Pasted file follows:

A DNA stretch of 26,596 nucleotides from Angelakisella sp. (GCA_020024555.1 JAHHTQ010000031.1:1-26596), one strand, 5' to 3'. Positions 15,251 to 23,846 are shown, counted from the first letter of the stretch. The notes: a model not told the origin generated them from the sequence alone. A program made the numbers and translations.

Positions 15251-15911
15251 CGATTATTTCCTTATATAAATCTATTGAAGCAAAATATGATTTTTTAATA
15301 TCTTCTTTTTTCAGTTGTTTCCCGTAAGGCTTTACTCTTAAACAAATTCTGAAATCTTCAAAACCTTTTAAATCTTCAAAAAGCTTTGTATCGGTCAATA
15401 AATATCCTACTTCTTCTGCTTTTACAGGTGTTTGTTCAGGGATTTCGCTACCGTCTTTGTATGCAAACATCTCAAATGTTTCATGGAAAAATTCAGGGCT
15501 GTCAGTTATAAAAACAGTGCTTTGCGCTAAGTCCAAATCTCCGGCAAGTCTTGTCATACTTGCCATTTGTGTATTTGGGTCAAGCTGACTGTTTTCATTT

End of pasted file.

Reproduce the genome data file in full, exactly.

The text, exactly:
A DNA stretch of 26,596 nucleotides from Angelakisella sp. (GCA_020024555.1 JAHHTQ010000031.1:1-26596), one strand, 5' to 3'. Positions 15,251 to 23,846 are shown, counted from the first letter of the stretch. The notes: a model not told the origin generated them from the sequence alone. A program made the numbers and translations.

Positions 15251-15911
15251 CGATTATTTCCTTATATAAATCTATTGAAGCAAAATATGATTTTTTAATA
15301 TCTTCTTTTTTCAGTTGTTTCCCGTAAGGCTTTACTCTTAAACAAATTCTGAAATCTTCAAAACCTTTTAAATCTTCAAAAAGCTTTGTATCGGTCAATA
15401 AATATCCTACTTCTTCTGCTTTTACAGGTGTTTGTTCAGGGATTTCGCTACCGTCTTTGTATGCAAACATCTCAAATGTTTCATGGAAAAATTCAGGGCT
15501 GTCAGTTATAAAAACAGTGCTTTGCGCTAAGTCCAAATCTCCGGCAAGTCTTGTCATACTTGCCATTTGTGTATTTGGGTCAAGCTGACTGTTTTCATTT